Home appliances get tough new efficiency standards
Industry and environmentalist groups agreed Tuesday on tougher efficiency standards for home appliances that, over the next 30 years, could save enough energy to power 40 percent of American homes for a year.
While the US Senate energy bill appears all but dead, a coalition of environmentalist and industry groups forged ahead with an agreement Tuesday that promises to significantly reduce Americans' home energy consumption for decades to come.Skip to next paragraph
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The plan, if approved and implemented by the US Department of Energy, would hike the efficiency of the nation's biggest home energy hogs: refrigerators, freezers, clothes washers, clothes dryers, room air conditioners, dishwashers.
Over the next 30 years, the increase could save enough energy to power 40 percent of American homes for a year. It would also cut greenhouse gas emissions by about 550 million tons – about the same as taking 100 million cars off the road for a year.
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The plan, which was agreed on by leading appliance manufactures, consumer groups, and environmental organizations, also sets tougher water efficiency standards for clothes washers and dishwashers. That change could save roughly 5 trillion gallons of water over the next three decades – the amount of that Los Angeles homeowners would use over 25 years, according to the Natural Resources Defense Council, the Association of Home Appliance Manufacturers (AHAM), and the Consumer Federation of America and other groups.
“This joint proposal will make the next generation of major home appliances the thriftiest ever when it comes to energy and water use,” Steven Nadel, executive director of the American Council for an Energy-Efficient Economy (ACEEE), said in a statement. “The resulting energy and water savings will cut bills for consumers by billions of dollars and reduce global warming emissions for decades to come.”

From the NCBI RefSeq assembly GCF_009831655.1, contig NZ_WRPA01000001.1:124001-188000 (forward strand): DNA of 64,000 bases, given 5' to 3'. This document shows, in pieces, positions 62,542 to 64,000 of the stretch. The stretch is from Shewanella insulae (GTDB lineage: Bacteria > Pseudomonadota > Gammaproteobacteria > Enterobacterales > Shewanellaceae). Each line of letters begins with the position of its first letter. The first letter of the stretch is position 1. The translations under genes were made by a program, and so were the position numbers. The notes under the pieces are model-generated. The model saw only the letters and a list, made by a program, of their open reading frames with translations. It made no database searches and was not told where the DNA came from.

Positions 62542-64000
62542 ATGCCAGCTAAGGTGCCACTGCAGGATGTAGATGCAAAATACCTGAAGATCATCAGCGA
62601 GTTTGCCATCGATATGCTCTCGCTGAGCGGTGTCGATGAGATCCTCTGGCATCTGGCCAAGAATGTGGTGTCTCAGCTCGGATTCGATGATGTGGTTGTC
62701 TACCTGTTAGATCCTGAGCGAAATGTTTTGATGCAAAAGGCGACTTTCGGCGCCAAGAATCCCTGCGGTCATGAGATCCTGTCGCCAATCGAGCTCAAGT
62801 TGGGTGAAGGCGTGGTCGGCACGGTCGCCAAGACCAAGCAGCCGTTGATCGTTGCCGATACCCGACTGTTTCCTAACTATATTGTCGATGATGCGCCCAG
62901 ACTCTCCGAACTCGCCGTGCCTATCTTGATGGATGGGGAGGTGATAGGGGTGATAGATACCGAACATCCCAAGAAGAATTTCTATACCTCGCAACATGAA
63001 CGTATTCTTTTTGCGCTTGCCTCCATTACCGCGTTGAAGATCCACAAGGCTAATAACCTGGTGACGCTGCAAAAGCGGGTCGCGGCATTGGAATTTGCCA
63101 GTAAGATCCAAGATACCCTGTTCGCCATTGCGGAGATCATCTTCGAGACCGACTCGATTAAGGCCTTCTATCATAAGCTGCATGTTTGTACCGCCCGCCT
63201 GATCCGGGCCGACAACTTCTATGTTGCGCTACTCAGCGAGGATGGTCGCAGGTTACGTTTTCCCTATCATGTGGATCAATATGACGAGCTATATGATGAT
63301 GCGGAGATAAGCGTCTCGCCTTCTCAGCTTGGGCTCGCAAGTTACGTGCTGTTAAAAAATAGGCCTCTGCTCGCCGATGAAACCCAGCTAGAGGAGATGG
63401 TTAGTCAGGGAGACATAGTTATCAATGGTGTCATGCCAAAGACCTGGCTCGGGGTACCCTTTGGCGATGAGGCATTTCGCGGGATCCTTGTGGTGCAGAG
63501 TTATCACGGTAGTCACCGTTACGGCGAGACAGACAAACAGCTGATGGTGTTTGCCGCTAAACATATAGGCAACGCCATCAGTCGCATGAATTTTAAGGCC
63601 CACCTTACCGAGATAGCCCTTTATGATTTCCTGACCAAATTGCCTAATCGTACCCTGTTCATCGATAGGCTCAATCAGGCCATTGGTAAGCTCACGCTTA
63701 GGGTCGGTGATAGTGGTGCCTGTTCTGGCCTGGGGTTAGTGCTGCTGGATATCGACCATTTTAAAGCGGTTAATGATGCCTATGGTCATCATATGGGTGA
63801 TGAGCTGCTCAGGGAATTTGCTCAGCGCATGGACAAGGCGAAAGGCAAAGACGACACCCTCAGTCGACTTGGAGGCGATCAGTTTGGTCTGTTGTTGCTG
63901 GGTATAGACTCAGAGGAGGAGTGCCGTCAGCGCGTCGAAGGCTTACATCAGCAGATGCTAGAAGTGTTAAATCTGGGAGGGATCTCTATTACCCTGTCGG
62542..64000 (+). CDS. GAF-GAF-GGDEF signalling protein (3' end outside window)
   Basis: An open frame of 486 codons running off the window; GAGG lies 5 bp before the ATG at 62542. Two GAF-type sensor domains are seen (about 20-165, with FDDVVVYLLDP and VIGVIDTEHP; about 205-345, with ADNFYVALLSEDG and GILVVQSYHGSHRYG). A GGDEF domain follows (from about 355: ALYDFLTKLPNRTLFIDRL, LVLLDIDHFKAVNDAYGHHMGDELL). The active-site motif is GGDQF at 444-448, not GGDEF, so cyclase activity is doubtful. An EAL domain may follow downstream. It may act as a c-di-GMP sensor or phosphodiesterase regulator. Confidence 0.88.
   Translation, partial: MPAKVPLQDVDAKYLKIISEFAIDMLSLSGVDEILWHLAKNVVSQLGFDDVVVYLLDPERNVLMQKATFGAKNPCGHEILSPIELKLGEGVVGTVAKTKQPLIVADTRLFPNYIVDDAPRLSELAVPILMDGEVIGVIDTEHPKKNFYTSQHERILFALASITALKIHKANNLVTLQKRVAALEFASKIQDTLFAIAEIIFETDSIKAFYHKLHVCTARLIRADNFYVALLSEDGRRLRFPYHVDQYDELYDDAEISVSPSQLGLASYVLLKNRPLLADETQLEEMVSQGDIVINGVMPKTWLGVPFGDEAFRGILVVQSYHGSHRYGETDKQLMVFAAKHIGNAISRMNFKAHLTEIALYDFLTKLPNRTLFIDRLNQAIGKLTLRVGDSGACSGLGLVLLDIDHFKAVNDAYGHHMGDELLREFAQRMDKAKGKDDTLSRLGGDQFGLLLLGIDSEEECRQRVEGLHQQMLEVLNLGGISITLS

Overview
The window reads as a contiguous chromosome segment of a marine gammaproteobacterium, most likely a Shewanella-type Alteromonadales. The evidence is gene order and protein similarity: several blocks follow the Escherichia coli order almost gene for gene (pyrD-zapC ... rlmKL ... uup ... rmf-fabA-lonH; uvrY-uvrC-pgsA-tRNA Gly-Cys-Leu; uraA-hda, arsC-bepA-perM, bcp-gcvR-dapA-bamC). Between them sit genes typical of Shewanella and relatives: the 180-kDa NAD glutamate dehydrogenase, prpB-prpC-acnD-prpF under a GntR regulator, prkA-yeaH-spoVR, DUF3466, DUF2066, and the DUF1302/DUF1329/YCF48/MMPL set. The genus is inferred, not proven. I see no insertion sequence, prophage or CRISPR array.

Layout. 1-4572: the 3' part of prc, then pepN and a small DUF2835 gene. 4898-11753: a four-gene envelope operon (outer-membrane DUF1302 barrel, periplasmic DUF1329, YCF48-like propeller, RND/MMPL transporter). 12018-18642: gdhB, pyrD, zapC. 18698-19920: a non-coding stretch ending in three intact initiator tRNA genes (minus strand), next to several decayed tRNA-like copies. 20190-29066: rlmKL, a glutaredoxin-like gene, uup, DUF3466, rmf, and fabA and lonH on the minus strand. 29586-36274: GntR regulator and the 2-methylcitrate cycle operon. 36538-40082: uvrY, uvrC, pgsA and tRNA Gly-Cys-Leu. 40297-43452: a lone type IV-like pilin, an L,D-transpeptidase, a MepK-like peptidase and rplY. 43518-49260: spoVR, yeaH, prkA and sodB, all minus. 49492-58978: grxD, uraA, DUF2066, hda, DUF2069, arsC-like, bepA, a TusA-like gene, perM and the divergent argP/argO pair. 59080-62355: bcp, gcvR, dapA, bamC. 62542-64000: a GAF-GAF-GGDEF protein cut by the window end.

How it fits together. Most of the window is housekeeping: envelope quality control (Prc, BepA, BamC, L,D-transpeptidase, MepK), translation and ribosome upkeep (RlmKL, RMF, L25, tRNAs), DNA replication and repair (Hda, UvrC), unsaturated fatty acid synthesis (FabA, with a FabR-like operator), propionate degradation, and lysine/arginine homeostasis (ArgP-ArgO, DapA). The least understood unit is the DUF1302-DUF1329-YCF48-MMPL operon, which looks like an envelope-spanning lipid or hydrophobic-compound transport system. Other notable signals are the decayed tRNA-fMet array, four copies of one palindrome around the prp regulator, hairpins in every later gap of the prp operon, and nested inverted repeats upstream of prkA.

For comparison, appliances that would just barely meet the new standards would save a typical homeowner about 6 percent on their electric bill, ACEEE reported. That might sound small, yet it amounts to about $30 billion in savings through 2030, the group said. Slightly higher costs for those more efficient appliances would be paid back in the life of the appliances often in "just a few years," it said.
Top-loading clothes washers would see a 26 percent cut in energy use and 16 percent water savings beginning in 2015. Refrigerators and freezers, among the biggest home energy guzzler's, would see energy use fall nearly 30 percent by January 2014. Front-loading clothes washers would see 43 percent energy savings and 52 percent cut in water use by 2015.
Clothes dryers, typically the home's biggest power hog, would see a 5 percent efficiency boost by 2015.
But there's something else: Have you ever noticed how some dryers continue operating long after the clothes are dry? Efficiency experts have. All that extra drying – a total waste of energy that is due entirely to moisture sensors that don't work properly – will be remedied by an agreement to revise the testing procedures for new dryers to ensure they dry only to the point that the moisture is gone.
What does industry get out of stepping up? Beside a level playing field for manufacturers set by the standards, an extension of federal tax credits are expected subsidize the cost of super-efficient next-generation refrigerators, dishwashers, freezers, and clothes washers. Those incentives, groups are quick to note, now help keep about 40,000 manufacturing jobs in the US.
Joseph McGuire, AHAM president, lauded the deal as “an innovative approach to delivering substantial energy and water savings to the consumer,” noting as well that the manufacturers "are pleased to join together with the leading energy and water efficiency groups to celebrate this remarkable agreement."
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